Alex Anderson’s Blue Baskets appeared in QM’s March/April 2005 issue. It’s a beautiful quilt in blue and yellow and it was very popular. But what if you wanted the quilt in a different color?

bluebasketsbw Easy Tricks: Seeing Quilt Patterns in a New LightDo you see how much easier it is to imagine it in pink or green or aqua if it’s reduced to a black and white image? It’s like magic!

nightrecital Easy Tricks: Seeing Quilt Patterns in a New LightNight Recital is an older QM pattern from May/June 1997. Look at the difference in black and white below.

nightrecitalbw Easy Tricks: Seeing Quilt Patterns in a New Light

Night Recital takes on new possibilities when seen in black and white.

Imagine the quilt with a blue background, or even with something lighter such as yellow. Isn’t this fun?!

peckingorderbw1 Easy Tricks: Seeing Quilt Patterns in a New LightLet’s go back to Pecking Order. I’m pleasantly surprised at how much I love this even without its gorgeous pinks and reds. It’s just a great quilt design—and now I can imagine it in golds and greens, or blues and reds, or whatever.

Give it a try with some of your old quilt magazines, patterns or pictures. Take a photo of the quilt and then you can edit the photo to black and white right on your smartphone.

smartphones Easy Tricks: Seeing Quilt Patterns in a New LightPhoto editing apps work, too. It’s easy and fast—if you need to ask your kids or grandkids to help you, that’s fine!

You can also use a copy machine to make a black and white version. If you have Photoshop or PS Elements or other photo editing software, you can remove the color using those.

Let me know if you try this and what results you have. I can be reached using editor@quiltmaker.com.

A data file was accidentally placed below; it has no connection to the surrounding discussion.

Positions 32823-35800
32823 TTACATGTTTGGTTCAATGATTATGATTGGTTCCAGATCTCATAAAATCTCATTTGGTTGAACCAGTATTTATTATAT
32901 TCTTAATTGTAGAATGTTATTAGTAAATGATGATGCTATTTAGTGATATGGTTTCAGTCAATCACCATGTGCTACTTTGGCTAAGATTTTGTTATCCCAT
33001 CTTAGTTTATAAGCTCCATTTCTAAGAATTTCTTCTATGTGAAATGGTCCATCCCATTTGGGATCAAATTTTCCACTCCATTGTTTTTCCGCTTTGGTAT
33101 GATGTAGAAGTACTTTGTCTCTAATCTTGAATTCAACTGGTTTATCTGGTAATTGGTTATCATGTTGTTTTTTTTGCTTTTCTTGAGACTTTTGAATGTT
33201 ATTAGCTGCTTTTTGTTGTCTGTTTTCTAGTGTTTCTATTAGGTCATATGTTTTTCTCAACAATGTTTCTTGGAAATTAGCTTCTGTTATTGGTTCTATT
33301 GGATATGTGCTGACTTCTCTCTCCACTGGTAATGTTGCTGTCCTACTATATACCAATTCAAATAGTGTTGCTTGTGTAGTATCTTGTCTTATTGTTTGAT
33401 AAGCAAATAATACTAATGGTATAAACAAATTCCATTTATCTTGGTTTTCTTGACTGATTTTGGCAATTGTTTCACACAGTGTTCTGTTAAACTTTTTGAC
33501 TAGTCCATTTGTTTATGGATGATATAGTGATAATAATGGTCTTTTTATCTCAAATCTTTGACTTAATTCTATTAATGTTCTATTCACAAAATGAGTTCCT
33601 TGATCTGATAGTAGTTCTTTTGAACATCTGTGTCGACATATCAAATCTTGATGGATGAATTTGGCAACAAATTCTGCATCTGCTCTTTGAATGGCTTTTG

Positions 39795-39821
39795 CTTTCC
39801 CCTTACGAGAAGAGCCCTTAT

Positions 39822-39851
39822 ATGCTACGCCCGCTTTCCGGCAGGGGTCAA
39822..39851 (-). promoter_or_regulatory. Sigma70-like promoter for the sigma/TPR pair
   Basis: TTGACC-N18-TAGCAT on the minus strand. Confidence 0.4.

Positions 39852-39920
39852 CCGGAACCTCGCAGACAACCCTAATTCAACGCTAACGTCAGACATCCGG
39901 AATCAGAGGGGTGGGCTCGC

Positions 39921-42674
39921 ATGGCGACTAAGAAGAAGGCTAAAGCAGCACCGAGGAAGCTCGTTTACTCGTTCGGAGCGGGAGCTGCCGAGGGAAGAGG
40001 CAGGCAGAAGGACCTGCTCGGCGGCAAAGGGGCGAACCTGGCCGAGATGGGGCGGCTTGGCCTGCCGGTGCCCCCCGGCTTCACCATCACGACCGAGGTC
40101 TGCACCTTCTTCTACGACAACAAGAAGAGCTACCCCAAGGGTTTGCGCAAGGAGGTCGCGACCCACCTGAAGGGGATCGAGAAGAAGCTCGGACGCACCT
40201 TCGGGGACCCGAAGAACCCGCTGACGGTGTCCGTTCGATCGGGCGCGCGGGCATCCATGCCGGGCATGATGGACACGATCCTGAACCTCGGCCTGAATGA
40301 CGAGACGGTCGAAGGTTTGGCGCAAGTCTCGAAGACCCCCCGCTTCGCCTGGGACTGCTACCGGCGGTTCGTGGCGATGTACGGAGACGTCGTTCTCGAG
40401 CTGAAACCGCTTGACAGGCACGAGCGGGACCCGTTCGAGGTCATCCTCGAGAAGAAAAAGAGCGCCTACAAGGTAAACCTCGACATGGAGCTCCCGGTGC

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Are you missing issues of Quiltmaker? See the available back issues in our store.

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Gwen Marston’s Minimal Quiltmaking: Book Review

I was anxious to get my hands on Gwen Marston’s latest book, Minimal Quiltmaking, from AQS Publishing and I was not disappointed.

gwenscover Gwen Marstons Minimal Quiltmaking: Book ReviewGwen Marston is one of those legendary quilters I respect and admire. She’s been making quilts for decades. She has experience as a designer, a colorist, a writer, a teacher, a speaker, a retreat planner and more. She’s friendly and casual, and in the classes I’ve taken from Gwen, I’ve liked her a lot. She’s someone you’d enjoy having as your neighbor.

I read the new book from cover to cover in one evening, but it’s the kind of book I’ll go back to because there is a lot to digest. It’s a book about one approach to design: minimalism. In other words, Gwen limited the design elements in these quilts and kept them simple.

“…the focus of designing minimal quilts is to produce work that has been reduced to its essence—stripped down to its essentials…when design is stripped down to its rudiments, when there is in fact “less,” everything counts more.”